Living near Alaska’s Aleutian Islands in the early 1960s, Bellingham’s Dorothy Young said earthquakes were a common occurrence.
But she’d never felt anything like what happened the night of March 27, 1964 — then again, nobody standing on North American soil in recorded history has ever felt anything like the 9.2 Great Alaska Earthquake and Tsunami, either. It was the largest earthquake ever recorded on the continent.
“We had earthquakes all the time,” Young told The Bellingham Herald, ironically speaking on Nov. 30 — the same day that the Anchorage area was rocked by 7.0 and 5.7 earthquakes. “They’d rumble in and pass through, and it was no big deal.
“But this one was different. This one started and it didn’t stop — it just kept going and going. It was so loud and so rumbly and so rolly, and it just went on and on. I heard the one today shook for a minute to a minute and a half — in 1964 it didn’t stop for nearly five minutes.”
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In many ways for those who lived through that 1964 quake, the shaking still hasn’t stopped impacting their lives.
At 8 p.m. Tuesday, part of Young’s story will be told in the PBS series “We’ll Meet Again with Ann Curry.” The series, which is now in its second season, features reunions of people who lived through pivotal moments in history.
Tuesday’s episode focuses on the Great Alaska Earthquake, which caused catastrophic damage and 131 fatalities and impacted thousands of lives.
One of those lives was Michelle Wiley, who was just a child living in the Turnagain neighborhood of Anchorage in 1964 when the great quake struck.
On that fateful day, Wiley and her best friend at the time, Gretchen (Young) Huizinga — Young’s daughter — went ice skating on a day off from school and returned to Young’s house shortly before dinner time.
The pair of youngsters were downstairs watching TV when the whole neighborhood started violently shaking at 5:36 p.m.
“You could tell right away this was not a normal earthquake,” Young told The Herald. “I was making dinner at the time, and the girls were downstairs, and I just remember dishes and everything flying around.”
Huizinga and Wiley immediately sought the comfort of an adult’s protection and began crawling up the stairs to the kitchen where Young was waiting at the top of the stairs.
“I was just so grateful to know where my children were at the time and to have them with me and be able to comfort them,” Young told The Herald, “and the fact that Michelle was there visiting, it was just natural to comfort her at the same time.”
Young clutched the children in her arms, as they sought safety by huddling in a kitchen doorway, something that has stuck with Wiley.
“I just remember feeling safe, because her arms were all around us,” Wiley said during the PBS episode.
“A mother hen opens her wings and scoops the chicks up in them,” Young told Wiley and Huizinga during the episode. “I don’t know if I thought about being a mother hen at the time, I just knew I had to hold you all. ... I couldn’t do anything other than I did.”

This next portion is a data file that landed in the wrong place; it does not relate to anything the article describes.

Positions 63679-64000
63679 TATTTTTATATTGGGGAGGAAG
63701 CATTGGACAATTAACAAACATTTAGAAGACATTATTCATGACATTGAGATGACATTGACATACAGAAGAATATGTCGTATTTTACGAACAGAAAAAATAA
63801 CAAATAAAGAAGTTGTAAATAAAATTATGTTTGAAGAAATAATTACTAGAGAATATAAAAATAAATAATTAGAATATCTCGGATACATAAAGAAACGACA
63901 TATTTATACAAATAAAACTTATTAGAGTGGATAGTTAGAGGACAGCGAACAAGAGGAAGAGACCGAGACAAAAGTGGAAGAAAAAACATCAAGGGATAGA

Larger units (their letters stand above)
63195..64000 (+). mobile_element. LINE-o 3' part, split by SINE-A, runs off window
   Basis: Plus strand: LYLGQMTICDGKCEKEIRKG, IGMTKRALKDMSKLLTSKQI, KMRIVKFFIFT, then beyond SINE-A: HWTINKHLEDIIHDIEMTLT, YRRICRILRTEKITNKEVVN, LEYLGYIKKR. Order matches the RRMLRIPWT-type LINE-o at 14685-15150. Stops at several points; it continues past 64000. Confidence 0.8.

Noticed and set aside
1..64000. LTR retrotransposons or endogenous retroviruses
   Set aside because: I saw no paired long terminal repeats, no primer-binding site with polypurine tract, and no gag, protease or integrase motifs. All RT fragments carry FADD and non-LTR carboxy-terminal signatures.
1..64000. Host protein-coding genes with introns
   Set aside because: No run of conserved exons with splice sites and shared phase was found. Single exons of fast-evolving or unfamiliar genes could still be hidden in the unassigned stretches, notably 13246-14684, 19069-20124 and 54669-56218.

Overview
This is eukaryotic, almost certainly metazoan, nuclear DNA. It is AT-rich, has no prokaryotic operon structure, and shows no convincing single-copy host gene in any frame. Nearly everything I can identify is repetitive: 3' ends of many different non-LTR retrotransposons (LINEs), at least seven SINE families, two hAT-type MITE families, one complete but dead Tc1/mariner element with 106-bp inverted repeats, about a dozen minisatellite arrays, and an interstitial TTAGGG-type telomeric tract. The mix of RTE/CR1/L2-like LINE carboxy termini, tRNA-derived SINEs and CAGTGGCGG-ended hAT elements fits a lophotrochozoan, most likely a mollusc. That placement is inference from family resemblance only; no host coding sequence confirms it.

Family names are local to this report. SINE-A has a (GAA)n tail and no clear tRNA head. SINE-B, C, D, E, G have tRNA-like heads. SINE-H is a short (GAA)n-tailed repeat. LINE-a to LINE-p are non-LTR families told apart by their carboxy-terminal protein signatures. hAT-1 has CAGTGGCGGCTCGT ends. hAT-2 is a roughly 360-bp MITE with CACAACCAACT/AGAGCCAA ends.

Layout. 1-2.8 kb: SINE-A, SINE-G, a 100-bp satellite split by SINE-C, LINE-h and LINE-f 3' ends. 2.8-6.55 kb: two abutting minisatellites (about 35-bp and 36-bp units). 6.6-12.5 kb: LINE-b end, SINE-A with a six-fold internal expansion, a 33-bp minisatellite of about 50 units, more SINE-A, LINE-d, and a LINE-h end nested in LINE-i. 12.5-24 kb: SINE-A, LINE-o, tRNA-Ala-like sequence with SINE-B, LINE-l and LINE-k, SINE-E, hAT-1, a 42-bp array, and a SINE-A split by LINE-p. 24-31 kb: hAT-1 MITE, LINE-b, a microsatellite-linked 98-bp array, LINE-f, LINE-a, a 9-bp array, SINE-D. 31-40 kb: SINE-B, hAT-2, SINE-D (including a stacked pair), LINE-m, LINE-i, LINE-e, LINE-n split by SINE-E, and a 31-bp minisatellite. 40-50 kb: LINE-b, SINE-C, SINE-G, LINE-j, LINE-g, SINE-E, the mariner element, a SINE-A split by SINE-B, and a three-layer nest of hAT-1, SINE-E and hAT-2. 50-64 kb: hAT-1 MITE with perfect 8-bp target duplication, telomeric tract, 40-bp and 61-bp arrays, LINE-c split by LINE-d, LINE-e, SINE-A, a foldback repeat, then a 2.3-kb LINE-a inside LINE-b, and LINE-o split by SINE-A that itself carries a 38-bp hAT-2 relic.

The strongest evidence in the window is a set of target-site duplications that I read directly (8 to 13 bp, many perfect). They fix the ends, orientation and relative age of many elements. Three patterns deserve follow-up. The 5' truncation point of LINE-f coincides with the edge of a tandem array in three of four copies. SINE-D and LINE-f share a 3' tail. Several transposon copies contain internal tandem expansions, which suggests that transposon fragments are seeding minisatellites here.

After the shaking mercifully came to an end, Wiley’s mother came to the Young’s house to pick up her daughter, and that was the last time Wiley saw her friend.
With no power or working amenities and with young children, the Young family decided move to Whatcom County, where they had relatives, while Wiley’s family remained in the area to rebuild.
But Wiley always wondered what happened to her childhood friend, and her search to reunite with Huizinga — along with a similar search by a man who was a boy in Valdez, Alaska, at the time of the earthquake — are the basis of Tuesday’s episode. Along they tell their stories from that unforgettable day and its aftermath.
Wiley’s search brought her to the Bellingham Public Library, where public services librarian Suzanne Carlson-Prandini helped her locate a Bellingham High School yearbook that included pictures of Huizinga and public records that showed she got married, changing her last name from Young.
That ultimately led to the reunion of the three at Huizinga’s Woodinville home.
“We knew something was happening,” Young told The Herald. “We didn’t know who it was — that’s just part of the way they were running the series. They didn’t tell us who it was. They just said someone was looking for us, so we had no idea.
“We kept speculating, and but we didn’t learn until we were well into the situation. And we hadn’t seen her in so many years — it’ll be 55 years in March. Our lives went in such different directions, and out of the blue this happened. It was surprising.”
Besides getting to reconnect with her daughter’s childhood friend, Young said she’s looking forward to watching the episode Tuesday and reliving the historical event.
“We’re very curious to see what it will be,” Young told The Herald. “I doubt we’ll have a very large part in it, but it was so good to reconnect with Michelle and to see how she is doing. We lived through something together that none of us will forget.”